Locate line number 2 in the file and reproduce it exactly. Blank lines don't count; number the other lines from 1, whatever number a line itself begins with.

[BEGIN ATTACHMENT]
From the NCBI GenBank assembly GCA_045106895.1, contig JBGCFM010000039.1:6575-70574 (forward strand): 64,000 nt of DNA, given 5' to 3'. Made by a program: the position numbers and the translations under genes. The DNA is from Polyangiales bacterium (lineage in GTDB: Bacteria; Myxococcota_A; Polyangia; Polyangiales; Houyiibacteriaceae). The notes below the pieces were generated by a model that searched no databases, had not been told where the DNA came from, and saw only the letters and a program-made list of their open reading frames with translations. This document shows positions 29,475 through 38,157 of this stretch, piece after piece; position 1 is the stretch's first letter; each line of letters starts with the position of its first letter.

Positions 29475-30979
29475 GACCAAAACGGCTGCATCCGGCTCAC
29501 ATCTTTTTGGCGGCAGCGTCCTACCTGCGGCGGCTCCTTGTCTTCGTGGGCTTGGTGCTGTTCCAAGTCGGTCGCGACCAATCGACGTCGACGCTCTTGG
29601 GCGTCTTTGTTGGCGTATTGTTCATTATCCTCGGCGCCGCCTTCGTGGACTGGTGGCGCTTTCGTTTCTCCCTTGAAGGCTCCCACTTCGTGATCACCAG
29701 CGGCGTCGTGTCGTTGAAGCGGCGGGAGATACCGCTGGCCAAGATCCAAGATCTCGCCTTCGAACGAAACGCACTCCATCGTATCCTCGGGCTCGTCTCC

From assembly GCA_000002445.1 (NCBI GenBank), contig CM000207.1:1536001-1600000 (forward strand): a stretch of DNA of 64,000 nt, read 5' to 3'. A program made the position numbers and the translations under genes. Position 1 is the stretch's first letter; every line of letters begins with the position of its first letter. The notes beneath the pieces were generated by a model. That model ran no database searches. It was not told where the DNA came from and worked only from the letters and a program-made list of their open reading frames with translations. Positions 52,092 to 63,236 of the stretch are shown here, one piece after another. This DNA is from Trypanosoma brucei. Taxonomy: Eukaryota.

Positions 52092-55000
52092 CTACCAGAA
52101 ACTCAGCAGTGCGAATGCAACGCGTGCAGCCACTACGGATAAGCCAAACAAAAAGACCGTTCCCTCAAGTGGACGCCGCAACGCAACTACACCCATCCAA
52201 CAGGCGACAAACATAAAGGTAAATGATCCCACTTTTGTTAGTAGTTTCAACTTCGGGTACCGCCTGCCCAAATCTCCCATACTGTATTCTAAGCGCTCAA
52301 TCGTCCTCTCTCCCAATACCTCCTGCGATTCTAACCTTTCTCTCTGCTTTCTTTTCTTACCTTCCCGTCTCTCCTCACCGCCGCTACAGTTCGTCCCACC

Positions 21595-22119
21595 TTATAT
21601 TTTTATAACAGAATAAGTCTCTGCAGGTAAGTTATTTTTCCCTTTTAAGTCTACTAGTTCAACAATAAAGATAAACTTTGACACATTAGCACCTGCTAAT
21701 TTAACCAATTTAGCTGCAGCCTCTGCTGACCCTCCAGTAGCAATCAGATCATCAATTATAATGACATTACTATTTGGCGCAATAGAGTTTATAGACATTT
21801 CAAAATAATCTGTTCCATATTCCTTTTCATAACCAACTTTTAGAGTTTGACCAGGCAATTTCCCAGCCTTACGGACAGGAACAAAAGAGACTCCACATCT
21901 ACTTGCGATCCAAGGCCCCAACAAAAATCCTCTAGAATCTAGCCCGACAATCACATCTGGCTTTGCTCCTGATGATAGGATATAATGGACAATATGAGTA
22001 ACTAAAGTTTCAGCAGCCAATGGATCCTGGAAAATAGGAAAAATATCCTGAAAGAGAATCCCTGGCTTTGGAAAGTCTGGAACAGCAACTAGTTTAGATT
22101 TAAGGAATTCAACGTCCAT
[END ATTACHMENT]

Positions 29475-30979